To hold that a Federal Rule of Civil Procedure must cease to function whenever it alters the mode of enforcing state-created rights would be to disembowel either the United States Constitution's grant of power over federal procedure or Congress' attempt to exercise that power in the Rules Enabling Act, 28 U.S.C.S. § 2072.
Petitioner injured party brought a personal injury suit against respondent executor. Service of process was made in compliance with Fed. R. Civ. P. 4(d)(1). The appeals court affirmed the decision of the district court, which granted summary judgment for respondent and the Court reversed on appeal. Petitioner argued that in a civil action where jurisdiction was based upon diversity, service of process could be made according to Fed. R. Civ. P. 4(d)(1) and did not have to be made in the manner prescribed by state law.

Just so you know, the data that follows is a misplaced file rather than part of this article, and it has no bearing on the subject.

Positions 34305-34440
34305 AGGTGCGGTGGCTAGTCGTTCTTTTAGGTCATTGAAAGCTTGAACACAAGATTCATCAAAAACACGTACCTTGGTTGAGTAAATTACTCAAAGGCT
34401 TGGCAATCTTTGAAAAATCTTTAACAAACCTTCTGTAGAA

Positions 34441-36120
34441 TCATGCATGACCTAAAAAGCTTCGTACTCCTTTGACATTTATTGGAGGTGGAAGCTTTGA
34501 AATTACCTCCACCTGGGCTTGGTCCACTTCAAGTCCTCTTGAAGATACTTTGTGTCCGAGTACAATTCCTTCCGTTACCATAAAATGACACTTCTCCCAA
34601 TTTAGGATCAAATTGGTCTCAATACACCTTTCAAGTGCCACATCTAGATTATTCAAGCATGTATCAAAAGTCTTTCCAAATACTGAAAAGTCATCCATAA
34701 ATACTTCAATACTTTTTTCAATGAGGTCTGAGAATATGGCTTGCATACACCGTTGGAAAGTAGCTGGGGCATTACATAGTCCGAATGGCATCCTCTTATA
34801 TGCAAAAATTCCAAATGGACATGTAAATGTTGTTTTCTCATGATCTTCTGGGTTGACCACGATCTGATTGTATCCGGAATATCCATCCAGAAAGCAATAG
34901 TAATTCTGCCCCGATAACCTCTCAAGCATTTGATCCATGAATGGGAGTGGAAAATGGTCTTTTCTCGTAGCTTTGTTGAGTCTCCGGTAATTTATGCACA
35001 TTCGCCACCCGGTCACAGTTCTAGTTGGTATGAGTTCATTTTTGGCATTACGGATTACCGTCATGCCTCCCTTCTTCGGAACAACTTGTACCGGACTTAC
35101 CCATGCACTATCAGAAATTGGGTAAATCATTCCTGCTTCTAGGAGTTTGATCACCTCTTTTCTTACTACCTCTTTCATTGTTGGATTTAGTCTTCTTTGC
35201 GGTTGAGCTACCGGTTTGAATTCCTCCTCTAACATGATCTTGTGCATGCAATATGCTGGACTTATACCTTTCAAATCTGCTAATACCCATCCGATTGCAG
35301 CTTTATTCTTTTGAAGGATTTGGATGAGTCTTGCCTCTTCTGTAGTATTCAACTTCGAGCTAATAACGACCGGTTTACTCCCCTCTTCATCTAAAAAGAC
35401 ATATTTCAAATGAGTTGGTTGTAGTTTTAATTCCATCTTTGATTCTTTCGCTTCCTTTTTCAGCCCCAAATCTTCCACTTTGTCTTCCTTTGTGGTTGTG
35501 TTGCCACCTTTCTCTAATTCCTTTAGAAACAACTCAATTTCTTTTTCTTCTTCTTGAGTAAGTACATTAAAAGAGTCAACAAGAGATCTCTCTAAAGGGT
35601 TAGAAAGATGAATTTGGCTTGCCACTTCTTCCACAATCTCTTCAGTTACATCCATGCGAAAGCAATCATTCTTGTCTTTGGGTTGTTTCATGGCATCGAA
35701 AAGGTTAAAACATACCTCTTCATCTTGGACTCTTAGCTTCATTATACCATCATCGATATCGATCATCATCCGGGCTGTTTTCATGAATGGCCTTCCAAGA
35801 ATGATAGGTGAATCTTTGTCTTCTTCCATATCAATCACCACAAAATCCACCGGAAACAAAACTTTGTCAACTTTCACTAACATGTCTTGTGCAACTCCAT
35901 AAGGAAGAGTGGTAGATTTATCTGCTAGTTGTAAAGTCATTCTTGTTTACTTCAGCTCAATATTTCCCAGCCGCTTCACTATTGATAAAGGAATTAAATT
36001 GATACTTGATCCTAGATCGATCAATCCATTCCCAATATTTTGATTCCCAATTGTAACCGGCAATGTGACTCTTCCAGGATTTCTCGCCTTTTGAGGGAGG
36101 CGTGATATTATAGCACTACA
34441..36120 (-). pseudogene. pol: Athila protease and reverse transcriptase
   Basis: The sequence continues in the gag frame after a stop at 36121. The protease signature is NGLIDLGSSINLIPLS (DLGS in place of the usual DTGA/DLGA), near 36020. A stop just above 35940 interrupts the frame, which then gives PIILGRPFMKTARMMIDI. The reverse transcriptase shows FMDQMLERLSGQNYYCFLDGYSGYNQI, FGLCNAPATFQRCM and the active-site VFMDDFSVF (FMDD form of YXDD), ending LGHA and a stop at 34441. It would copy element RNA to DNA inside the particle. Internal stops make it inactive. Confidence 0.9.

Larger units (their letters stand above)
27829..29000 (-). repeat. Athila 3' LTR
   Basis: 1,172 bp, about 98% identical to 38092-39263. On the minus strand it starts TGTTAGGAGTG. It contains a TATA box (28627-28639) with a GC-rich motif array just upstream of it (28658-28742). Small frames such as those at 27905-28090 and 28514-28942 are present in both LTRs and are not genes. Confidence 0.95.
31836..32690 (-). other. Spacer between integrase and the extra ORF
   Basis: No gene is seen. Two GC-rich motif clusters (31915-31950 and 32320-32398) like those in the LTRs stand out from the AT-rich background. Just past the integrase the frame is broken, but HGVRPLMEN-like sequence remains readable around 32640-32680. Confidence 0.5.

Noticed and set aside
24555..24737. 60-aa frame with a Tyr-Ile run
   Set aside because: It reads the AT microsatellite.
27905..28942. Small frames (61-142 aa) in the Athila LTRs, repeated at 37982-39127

Should the Federal Rules of Civil Procedure 4(d)(1) be applied in a federal court exercising diversity jurisdiction?
The Court held that in a suit where a plaintiff happened to be a non-resident, and a right was enforceable in a federal as well as in a state court, the forms and mode of enforcing the right may at times, vary because the two judicial systems were not identical. The Court held that the adoption of Fed. R. Civ. P. 4(d)(1), designed to control service of process in diversity actions, neither exceeded the congressional mandate embodied in the Rules Enabling Act nor transgressed constitutional bounds, and that Rule 4(d)(1) was therefore the standard against which the district court should have measured the adequacy of the service.